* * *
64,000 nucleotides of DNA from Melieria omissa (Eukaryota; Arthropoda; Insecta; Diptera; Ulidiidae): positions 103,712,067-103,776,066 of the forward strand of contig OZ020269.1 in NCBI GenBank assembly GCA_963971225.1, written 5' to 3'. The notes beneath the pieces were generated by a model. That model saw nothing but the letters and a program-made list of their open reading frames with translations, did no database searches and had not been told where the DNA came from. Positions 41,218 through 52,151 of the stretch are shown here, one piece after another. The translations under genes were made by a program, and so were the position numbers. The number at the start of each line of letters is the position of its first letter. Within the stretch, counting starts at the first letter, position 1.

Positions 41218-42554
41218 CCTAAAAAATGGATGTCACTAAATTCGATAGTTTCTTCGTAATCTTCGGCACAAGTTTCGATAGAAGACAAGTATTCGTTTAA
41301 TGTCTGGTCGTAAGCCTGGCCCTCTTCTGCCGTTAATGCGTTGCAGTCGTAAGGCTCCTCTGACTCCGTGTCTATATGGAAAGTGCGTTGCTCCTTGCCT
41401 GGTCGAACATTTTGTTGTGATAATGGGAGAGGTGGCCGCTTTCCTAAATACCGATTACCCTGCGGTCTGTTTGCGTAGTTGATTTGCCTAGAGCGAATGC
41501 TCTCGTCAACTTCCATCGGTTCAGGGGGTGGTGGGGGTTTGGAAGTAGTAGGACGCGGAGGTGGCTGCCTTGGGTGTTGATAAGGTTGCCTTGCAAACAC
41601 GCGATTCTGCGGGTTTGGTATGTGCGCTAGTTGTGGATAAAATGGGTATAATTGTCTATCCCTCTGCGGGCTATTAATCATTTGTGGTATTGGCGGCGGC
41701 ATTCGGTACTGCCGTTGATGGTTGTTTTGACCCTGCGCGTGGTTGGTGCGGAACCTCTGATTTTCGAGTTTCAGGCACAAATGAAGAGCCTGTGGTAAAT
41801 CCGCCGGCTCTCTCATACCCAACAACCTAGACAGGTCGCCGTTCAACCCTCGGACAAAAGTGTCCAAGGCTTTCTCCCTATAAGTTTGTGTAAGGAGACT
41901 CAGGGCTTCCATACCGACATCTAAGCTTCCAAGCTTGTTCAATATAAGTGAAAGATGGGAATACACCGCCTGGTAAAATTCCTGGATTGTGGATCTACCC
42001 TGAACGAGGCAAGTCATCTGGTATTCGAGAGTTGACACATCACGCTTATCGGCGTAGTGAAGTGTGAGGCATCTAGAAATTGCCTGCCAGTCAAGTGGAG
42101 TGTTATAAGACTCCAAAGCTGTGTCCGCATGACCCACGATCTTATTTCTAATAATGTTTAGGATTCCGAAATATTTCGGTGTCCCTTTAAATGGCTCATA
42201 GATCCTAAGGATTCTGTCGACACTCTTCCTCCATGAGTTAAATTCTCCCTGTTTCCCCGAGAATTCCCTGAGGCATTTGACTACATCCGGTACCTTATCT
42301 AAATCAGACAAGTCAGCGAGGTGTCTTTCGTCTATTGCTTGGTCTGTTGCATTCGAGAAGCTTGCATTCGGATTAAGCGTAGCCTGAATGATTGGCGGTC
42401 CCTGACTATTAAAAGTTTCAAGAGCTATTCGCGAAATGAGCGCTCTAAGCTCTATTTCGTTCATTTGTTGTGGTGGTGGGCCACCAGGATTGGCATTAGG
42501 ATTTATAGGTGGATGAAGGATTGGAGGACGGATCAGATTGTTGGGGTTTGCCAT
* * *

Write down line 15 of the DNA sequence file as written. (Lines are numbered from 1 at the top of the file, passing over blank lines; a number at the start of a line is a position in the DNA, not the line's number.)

42401 CCTGACTATTAAAAGTTTCAAGAGCTATTCGCGAAATGAGCGCTCTAAGCTCTATTTCGTTCATTTGTTGTGGTGGTGGGCCACCAGGATTGGCATTAGG